b. The implications of well planned and Host Nation-managed mine action programs are considerable, including serving the Host Nations’ political, economic, as well as mine action agendas. Arnold Sierra, a Foreign Service Officer currently engaged at the U.S. State Department’s Humanitarian Demining Program, suggests that Host Nation's consider an umbrella Development Action Center (DAC), which would integrate mine action and national development and reconstruction activities, supporting self-determination goals. A donor support methodology could be established within the DAC to help eliminate waste, synergize donor support, and coordinate activities by the many different donor agencies involved. We note that as a development agency the World Bank supports member country programs that help lead to the eradication of poverty and to the promotion of sustainable development. Its support of mine action is based upon the recognition that mine pollution is, for many affected countries, a significant obstacle to the reestablishment of normal development activities. In this context, it shares with UNDP a perspective which views mine pollution as a development problem with long term consequences and, necessarily, with long-term solutions which extend far beyond initial humanitarian concerns. Also important is that the Bank shares responsibility with UNDP for convening donor groups in reconstruction situations and thus has a major role in resource mobilization and in setting long term agendas for international support for mine action and other needs. Similar to UNDP mine action policies, land mine clearance in Bank-financed projects must be carried out under the auspices of civilian authorities, an incentive for civilian-led national Mine Action Committees, setting policy for Mine Action Centers.

c. Implications for continuous Quality Assurance, not necessarily Quality Control, are significant. While Quality Control at the demining unit level is necessary and important, Quality Assurance, systemically managed by the General Manager, is equally important. Assuring that training and safety systems are well designed, properly taught, and rigorously enforced is a function of the General Manager, not off-handedly delegated to subordinates. In addition, it is the responsibility of the General Manager to establish Measures of Effectiveness for his Mine Action Center, which tell his boss or the Prime Minister how the mine action program is progressing. Donors will also need data for their own agendas, which the General Manager must accommodate if he expects continuous donor support. Having established its own Measures of Effectiveness, the U.S. will assist General Manager’s in establishing data collection methods to meet their (and other donors’) data needs. The point is that General Managers need to realize the importance of regularly reporting mine action data to donors, helping ensure their long-term support.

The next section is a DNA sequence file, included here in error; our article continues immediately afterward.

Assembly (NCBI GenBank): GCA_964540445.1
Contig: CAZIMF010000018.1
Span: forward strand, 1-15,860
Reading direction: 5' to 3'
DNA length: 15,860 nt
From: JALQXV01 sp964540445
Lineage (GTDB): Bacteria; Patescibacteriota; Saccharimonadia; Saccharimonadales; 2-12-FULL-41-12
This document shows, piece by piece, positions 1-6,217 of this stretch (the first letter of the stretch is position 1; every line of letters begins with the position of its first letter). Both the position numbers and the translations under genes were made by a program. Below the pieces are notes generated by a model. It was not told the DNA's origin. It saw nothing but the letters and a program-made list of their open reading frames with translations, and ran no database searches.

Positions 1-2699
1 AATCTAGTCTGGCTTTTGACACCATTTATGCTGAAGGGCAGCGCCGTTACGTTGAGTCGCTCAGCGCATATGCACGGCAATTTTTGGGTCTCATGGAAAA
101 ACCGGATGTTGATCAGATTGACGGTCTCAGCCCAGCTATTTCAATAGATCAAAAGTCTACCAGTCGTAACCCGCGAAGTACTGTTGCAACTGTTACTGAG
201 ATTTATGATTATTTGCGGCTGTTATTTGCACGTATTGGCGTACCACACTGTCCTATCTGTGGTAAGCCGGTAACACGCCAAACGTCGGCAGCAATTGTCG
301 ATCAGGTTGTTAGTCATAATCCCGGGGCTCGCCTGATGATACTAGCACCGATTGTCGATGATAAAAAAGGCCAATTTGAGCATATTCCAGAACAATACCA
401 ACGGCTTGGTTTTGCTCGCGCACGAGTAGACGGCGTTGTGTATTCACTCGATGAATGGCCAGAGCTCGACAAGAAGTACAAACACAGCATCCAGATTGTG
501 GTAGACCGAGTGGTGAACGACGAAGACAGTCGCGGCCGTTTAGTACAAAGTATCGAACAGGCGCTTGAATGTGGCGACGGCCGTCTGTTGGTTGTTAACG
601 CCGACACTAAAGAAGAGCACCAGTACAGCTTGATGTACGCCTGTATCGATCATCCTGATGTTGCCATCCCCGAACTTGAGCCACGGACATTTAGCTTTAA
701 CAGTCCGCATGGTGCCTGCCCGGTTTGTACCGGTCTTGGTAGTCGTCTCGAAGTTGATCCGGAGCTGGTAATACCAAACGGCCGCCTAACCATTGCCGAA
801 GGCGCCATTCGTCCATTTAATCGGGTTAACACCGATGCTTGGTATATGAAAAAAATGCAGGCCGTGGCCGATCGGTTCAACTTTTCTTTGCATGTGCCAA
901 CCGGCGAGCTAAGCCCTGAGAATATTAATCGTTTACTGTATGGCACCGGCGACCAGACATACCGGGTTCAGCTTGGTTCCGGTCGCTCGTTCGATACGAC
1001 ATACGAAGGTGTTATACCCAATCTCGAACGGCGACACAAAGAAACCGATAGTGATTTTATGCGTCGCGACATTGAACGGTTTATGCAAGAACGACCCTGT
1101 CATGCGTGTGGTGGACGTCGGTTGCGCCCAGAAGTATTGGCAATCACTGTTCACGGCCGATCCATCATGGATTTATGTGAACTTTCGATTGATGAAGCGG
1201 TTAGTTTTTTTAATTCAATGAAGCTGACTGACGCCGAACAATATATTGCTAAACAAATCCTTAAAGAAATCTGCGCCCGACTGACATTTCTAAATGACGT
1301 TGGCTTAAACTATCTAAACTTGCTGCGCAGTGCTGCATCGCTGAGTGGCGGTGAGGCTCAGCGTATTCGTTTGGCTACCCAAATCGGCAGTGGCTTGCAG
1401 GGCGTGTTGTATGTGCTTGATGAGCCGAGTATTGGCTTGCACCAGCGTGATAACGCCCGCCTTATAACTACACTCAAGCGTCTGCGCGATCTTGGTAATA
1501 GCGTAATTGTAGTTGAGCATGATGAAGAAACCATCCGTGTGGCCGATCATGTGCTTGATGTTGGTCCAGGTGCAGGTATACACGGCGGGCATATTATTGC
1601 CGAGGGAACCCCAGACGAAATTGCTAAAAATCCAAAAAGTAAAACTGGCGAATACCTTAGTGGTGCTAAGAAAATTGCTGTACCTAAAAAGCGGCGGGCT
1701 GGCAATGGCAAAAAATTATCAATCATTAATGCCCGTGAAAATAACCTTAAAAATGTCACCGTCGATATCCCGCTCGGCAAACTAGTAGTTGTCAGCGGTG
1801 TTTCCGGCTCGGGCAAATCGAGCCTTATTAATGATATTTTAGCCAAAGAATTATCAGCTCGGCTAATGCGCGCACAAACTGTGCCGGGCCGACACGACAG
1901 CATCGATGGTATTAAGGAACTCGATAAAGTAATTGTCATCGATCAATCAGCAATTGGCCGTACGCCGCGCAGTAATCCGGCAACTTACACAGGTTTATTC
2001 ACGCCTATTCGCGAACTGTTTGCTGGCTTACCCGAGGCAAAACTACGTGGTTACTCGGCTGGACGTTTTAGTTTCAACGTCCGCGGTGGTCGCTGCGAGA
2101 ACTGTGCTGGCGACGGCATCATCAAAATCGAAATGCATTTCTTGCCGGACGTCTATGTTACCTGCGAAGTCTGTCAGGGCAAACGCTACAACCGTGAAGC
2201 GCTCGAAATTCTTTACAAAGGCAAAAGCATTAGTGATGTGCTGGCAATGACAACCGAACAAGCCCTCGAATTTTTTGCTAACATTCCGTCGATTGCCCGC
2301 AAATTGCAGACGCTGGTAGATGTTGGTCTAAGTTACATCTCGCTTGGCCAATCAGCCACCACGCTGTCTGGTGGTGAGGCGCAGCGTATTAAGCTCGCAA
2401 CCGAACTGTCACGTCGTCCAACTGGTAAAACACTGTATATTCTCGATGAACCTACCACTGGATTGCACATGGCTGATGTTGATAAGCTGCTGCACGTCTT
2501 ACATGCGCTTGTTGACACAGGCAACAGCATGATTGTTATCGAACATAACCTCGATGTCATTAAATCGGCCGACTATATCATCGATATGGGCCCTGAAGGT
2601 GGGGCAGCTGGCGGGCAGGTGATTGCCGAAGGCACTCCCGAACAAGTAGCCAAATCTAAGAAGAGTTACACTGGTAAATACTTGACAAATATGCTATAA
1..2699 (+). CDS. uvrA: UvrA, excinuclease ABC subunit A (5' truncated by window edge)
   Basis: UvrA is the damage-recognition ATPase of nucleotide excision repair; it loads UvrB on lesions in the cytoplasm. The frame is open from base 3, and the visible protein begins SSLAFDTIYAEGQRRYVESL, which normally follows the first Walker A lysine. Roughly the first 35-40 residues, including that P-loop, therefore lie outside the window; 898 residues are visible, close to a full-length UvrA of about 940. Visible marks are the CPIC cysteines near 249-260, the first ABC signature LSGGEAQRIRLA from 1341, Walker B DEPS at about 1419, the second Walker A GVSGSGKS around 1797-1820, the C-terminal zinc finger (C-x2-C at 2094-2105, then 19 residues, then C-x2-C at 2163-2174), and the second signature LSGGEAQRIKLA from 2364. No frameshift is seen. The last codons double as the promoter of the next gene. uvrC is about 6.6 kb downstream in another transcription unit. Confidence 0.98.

d. Our research and experience indicates that worldwide mine action remains fragmented and uncoordinated. Holistic national approaches to their mine action problems would appear to help sustain stable and generous donor support. Regarding competition for demining resources, holistic approaches may tend to prioritize donor support to regions enduring the most human suffering, rather than those with the most political influence.


In the June edition of Journal of Mine Action the authors will demonstrate their strategy and management model through a fictional nation that contains many of the mine action problems in existence today. They will also present several of the lessons they learned during their experience in Horn of Africa and Middle East mine afflicted countries.


Lieutenant Colonel Pete Owen, USA, is the Program Manager for U.S. Central Command’s humanitarian demining program. He is responsible for all U.S. mine action operations in the Middle East and African nations that comprise Central Command’s area of responsibility. Much of this article is based on lessons he learned while establishing and managing the program.

Dr. Alan Childress, a management consultant for Booz× Allen & Hamilton, is currently engaged as U.S. Central Command’s humanitarian demining Country Manager for Ethiopia, Eritrea, and Djibouti. He specialized in international management while earning his business administration doctorate at Nova Southeastern University.

The authors acknowledge the contributions of John Johnson, the U.S. Central Command’s humanitarian demining Country Manager for Jordan and Egypt. His extensive mine action knowledge and his compassion for people affected by the worldwide landmine affliction are unparalleled.